I’ve never used Sterlium. Cont. is very stable at high temps. It does tarnish faster than Argentium but not nearly as fast as sterling.

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Finally I am discovering someone writing about this silver alloy, Continuum. I have worked mainly with karat golds for decades but with sales of the yellow metal in the tank, have decided to try this alloy for a few projects. I was mainly wondering about basic workability like torch casting. I am old school centrifugal machine guy and do almost everything by feel … Yes many burned fingers … Oh they heal. :slight_smile: Recently bought 5 oz of Continuum and am about to try using the stuff. Even Stuller seems a bit short on actual procedures but I am waiting to hear back from their tech guys on using my acetylene torch to melt and cast… plus flux type? Thanks for sharing what you have and any other tips would be greatly appreciated. Cheers from Canada … LuckyT

Hi Jo … My gosh would I ever appreciate any info you might have for me with regards to using Continuum … I’m from Canada and given the current price of Palladium this alloy is pricy, especially with our weak currency. Many Thanks in advance and all the best from up North on Vancouver Island
Cheers, Terry Venables

Terry- I’m happy to help. I really should get my act together and just write a paper on Continuum and how to use it from a Bench Monkey’s perspective.
I have cast and fabricated with it. Cast like you usually do, but the flask should be a little hotter than usual. We vacuum cast but centrifugal should work just fine. Use your usual burnout sequence. I usually cast when the flask has been held at 900-1000 F for about an hour after full burn out. With Continuum I cast at 1100-1200 F. Cont. has a higher melting and liquidus temp than sterling. It takes a good while to get there so I always make sure I pee before I start:-) My test for the right temp is that when I jiggle the crucible the metal splashes around more like water than honey. I use just good old fashioned borax for a flux. Avoid using a carbon stirring rod. I use natural gas and oxygen. I have no idea if acetylene is good or bad for it. Call Stuller and ask to talk to John Butler or Shan Aithal. They will be happy to talk to you. After casting wait for the glow of the button to dim and then quench. 800 F is the ideal quenching temp for maximum hardness. If you don’t get it right that’s fine. You can later kiln harden it.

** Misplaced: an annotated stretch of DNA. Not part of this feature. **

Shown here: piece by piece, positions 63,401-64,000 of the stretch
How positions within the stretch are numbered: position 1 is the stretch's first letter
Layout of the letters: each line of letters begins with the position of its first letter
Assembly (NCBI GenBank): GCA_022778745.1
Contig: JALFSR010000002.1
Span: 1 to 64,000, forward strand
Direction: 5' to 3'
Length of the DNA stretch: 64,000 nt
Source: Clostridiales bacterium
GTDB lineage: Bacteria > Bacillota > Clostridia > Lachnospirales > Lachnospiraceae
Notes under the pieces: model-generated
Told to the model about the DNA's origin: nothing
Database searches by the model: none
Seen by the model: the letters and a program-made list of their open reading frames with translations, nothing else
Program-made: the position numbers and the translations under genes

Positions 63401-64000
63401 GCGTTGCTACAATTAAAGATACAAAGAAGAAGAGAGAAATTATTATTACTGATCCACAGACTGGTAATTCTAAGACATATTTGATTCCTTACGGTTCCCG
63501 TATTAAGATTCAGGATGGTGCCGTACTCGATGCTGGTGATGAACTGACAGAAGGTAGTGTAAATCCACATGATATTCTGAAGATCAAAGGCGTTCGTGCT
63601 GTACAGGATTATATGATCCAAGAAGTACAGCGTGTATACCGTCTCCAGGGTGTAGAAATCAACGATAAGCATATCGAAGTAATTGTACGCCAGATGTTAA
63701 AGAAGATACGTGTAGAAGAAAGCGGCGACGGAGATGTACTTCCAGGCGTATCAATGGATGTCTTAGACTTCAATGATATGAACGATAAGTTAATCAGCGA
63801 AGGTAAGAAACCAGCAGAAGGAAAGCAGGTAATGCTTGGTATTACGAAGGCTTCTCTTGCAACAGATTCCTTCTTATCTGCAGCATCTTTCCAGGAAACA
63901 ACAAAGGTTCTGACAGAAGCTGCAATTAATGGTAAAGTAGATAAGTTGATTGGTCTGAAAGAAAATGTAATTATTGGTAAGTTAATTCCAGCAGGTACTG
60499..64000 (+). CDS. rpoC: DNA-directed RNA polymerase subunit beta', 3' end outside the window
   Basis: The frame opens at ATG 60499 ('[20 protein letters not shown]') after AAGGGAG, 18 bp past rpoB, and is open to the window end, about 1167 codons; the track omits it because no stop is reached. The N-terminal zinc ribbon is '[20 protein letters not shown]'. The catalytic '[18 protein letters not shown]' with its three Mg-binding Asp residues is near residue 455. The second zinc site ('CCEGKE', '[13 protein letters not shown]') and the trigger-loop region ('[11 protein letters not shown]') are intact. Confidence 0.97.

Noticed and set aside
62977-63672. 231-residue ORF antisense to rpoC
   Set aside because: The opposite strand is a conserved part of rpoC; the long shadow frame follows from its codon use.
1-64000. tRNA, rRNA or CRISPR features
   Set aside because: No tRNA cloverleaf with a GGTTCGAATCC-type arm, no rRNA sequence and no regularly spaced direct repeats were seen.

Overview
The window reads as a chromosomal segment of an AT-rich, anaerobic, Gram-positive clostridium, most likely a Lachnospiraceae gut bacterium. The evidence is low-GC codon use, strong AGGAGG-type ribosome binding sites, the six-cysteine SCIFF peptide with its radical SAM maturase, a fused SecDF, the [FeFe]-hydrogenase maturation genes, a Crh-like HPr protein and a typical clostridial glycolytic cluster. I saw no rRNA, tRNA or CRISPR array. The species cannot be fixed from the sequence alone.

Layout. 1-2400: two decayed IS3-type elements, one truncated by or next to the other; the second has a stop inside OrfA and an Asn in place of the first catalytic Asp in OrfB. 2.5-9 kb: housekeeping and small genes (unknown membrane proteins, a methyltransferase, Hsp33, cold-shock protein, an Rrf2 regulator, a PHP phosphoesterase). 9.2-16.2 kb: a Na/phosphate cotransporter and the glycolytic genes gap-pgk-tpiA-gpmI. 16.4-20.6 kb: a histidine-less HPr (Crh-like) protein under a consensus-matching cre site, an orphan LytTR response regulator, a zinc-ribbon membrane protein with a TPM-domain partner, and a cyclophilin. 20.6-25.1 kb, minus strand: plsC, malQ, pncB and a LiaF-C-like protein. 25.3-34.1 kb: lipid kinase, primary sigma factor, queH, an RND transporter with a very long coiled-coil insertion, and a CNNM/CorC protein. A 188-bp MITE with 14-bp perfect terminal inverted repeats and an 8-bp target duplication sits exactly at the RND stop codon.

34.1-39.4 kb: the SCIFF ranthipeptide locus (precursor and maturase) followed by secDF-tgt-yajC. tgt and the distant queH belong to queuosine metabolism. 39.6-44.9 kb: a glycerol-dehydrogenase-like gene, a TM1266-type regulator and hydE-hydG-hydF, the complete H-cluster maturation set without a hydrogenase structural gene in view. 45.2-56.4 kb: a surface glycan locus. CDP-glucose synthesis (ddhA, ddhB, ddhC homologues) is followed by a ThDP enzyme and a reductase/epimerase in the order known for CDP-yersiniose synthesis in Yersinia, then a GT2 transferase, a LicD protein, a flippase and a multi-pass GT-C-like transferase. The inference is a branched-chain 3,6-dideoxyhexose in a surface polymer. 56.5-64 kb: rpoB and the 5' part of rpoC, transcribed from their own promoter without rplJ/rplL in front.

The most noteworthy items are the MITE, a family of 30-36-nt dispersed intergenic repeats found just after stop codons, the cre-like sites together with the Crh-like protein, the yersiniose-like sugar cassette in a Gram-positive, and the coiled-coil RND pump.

Continuum solders more like gold that silver. You do not need to heat the entire piece up as much as you would if it were silver. Just get it warm and then you can go in and almost spot solder like with gold. This makes it easy to solder joins near each other without having to go to lower temp solders. Great for soldering on prongs. I use paste flux for soldering. It fuses nicely. I usually fuse my first seam or two when fabricating heavier pieces together. When annealing the metal let it cool a bit. It doesn’t need to be totally cold, but If you quench at 800 it will be harder. I have found that sometimes I get lucky when soldering on ear posts and quench while it’s still hot and the posts come out nice and stiff. It’s ideal for earring posts especially for folks who have allergies to copper in sterling. However if I don’t get it right I just later kiln harden the whole piece before setting stones. To kiln harden I put the piece in an 800F kiln for 30-40 minutes and then immediately quench. You can air cool and it is still harder than sterling but not as hard as a quick quench. I use IT solder or any good high temp eutectic or enameling solder. The lowest temp I use is hard silver solder. Pour yourself an ingot and make some wire, bar stock and sheet to experiment at first. Don’t worry about reusing the metal. I have remelted cont as many as 10 times with no issues at all. You can build much lighter weight pieces that won’t distort or bend. I’ll attach an image of my last piece that was done with reused cont. When setting stones with bezels, prongs or bead setting it behaves more like fabricated platinum and wears like it as well. My husband swears that he can raise beads like a fence post with out the drag and burr wearing like platinum. It is also perfect for making clasps that need to have some spring. We made a large bracelet out of sterling to save on cost, but used Cont. for the clasp. Sometimes I use it for stone settings on a silver piece for the sake of durability.
It polishes nicely. I like Picasso blue for the last buffing. It oxydizes to a lovely black with liver of sulfur. I use a good wax after rinsing and drying to complete the darkening. It enamels like a dream. It does tarnish faster than Argentium but slower than sterling. I will sometimes plate a finished piece with .999 silver to delay the tarnishing or just wax it with a good floor paste wax or a good car wax. I use Renaissance wax on earrings or pendants Especially if they have blackened areas that I want to really pop.
So just take some of it and abuse it to see how it works until you get comfortable.

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thank you Jo! I just hadn’t come across anything details about Continuum. I have been using Argentium, for fusing and because I like its soldering properties. BUT it likes to go an ugly gray. Does Continuum avoid that habit?

jmdw in Asheville, NC

WOW… This is an extraordinary treatise on Continuum! Thank you ever so much! You are most kind to write this and I appreciate more than you can know! Had a look at your website and your art is amazing. Thank YOU Thank YOU … TerryV